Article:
Analog vs. Digital – Alison McClintock

One thing that caught my attention in the article is how it talked about the demise of Kodak being not only an economic tragedy, but a tragedy of cultural life as well. When hearing about things going out of business or becoming obsolete, I never really considered the economic downturn it would lead to, I was always more focused on how sad it was that it would no longer be a part of our culture.

When Hostess went out of business, all of America was freaking out and making a big deal out of it. I personally don’t eat their products very often and did not really care. However, when Kodak went out of business, I didn’t hear anyone ( with the exception of the article of course) talking about it. I have to wonder what kind of country we live in where everyone sheds a tear for Twinkies but could care less about creative analog processes.

I have always been the last to embrace new technology, the “grandma” of my generation. I hold on to the old ways for as long as possible and reject new technologies. I don’t really know why I do this, maybe I have no real need for new technology, or maybe I just can’t just shake off my nostalgia for older ones.

I have always been fascinated with older, more primitive lifestyles, thinking them better than modern society, for example Native Americans. I think their way of life was so much more wholesome, in tune with nature, and free, among many other things. I enjoy stories like ‘Walden’ and ‘Into the Wild’ where people abandon the comforts of technology and opt for a naturalistic self reliant lifestyle. I have a lot of respect and admiration for people who live that way.

Ultimately, I have a much higher opinion and preference of analog versus digital processes. There are a few exceptions, for example medicine, where new technologies win my heart, but for the most part I think that analog processes inspire creativity, self reliance, thoughtfulness, and even intelligence. Nowadays, well done handmade objects have a lot more value and are more sought after than machine made ones. I think that new technologies will cause a lot of problems for the younger generation. How can anyone learn spelling properly when auto-correct automatically corrects you and finishes words for you? Analog processes require skill and I consider them to be a craft, a fine art, while digital processes provide shortcuts and take the easy way, while quality and standards of quality plummet.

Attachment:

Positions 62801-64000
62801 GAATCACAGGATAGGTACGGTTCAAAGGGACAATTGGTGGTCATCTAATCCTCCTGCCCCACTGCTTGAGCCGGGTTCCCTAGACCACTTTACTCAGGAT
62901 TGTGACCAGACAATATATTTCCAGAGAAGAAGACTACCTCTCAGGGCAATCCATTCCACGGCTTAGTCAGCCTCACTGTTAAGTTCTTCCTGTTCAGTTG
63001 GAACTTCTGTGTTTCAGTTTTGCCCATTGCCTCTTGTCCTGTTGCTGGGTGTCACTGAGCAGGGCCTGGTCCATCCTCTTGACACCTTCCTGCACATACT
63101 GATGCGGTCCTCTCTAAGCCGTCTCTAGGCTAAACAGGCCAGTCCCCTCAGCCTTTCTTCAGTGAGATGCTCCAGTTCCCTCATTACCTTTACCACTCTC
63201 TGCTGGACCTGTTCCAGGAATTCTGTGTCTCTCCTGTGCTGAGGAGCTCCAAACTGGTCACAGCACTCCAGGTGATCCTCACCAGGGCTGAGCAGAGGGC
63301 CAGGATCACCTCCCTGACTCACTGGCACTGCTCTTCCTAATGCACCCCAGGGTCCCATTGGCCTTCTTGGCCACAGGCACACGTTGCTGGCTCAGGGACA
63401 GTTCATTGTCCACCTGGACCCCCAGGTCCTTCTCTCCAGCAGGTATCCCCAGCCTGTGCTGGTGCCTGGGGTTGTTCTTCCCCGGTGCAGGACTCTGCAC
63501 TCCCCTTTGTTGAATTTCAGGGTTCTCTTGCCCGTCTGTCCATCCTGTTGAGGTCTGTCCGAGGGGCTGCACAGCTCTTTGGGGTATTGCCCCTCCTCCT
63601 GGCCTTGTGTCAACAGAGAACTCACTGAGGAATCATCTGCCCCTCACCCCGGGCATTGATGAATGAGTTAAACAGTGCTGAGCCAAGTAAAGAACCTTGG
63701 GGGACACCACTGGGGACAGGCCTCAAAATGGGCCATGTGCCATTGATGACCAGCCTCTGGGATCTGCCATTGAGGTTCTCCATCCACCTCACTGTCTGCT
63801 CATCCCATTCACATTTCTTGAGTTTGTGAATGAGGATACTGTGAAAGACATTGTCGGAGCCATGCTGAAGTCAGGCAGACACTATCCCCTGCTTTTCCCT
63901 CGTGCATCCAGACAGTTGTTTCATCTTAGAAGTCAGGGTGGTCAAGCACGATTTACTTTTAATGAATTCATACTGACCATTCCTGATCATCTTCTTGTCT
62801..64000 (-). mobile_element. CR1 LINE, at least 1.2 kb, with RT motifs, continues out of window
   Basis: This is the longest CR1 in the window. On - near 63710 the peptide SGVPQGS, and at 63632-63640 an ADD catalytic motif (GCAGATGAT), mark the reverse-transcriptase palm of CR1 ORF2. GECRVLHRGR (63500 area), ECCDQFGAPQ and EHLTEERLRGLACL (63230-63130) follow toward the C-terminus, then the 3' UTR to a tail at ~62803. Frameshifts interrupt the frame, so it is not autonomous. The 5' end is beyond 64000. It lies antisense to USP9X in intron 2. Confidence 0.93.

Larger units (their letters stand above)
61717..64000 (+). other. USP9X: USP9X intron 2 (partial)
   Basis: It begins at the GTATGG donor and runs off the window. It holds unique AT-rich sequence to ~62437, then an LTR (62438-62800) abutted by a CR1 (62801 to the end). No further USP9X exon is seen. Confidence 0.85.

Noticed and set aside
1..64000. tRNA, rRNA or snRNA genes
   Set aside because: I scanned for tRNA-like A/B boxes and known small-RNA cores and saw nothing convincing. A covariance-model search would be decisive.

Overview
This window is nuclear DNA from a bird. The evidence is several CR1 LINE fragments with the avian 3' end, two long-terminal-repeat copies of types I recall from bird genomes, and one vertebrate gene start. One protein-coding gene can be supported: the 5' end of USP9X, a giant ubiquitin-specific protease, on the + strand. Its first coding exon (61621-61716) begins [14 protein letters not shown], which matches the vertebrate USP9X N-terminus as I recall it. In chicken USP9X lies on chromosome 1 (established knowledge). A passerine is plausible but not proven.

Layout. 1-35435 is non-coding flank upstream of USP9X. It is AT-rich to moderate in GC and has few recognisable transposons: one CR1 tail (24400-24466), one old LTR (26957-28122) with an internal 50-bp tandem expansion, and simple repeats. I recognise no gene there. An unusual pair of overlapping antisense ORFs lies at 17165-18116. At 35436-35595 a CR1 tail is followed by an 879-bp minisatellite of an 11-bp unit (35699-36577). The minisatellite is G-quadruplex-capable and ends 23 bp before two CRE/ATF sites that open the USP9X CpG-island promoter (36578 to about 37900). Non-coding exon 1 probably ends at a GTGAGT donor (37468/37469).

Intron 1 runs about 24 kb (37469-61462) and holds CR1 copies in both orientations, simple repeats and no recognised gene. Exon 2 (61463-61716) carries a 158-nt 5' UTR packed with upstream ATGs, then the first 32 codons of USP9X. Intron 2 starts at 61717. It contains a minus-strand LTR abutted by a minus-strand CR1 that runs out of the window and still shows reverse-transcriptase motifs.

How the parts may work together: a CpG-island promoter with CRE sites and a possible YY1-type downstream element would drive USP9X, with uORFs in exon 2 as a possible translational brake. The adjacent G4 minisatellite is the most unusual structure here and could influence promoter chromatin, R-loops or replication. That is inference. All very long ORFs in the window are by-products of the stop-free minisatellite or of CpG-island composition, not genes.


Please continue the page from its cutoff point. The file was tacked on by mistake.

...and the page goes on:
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One thought on “Analog vs. Digital – Alison McClintock

  1. nice analysis and writing in relation to the article- I especially enjoy how you compared obsolescent systems ( from a large range of areas..economics, food industries, “artistic” processes..etc) with your personal relationship to the materials vanishing… the twinkie reference was particularly poignant. i suppose the bailout of an american staple.. (one that is a phallic shaped mess of bright fluff and sugar) does resonate in regards to the larger social discussions of health, food deserts, and a lost generation of factory workers. Perhaps Kodak (also in a yellow package) doesn’t offer the same bite…
    I am very curious to hear more on your thoughts about “primitive lifestyles…” can you investigate a “primitive” lifestyle now- is that possible? what does it look like? Also, is the yearning for a “simpler life” related to mitigated nostalgia and privilege, or is it indicative of the current state of affairs in relation to anxiety and inter-connectedness? You may like this book

    http://www.amazon.com/dp/0312427905/?tag=googhydr-20&hvadid=2463919491&ref=pd_sl_61xkib4o3n_b

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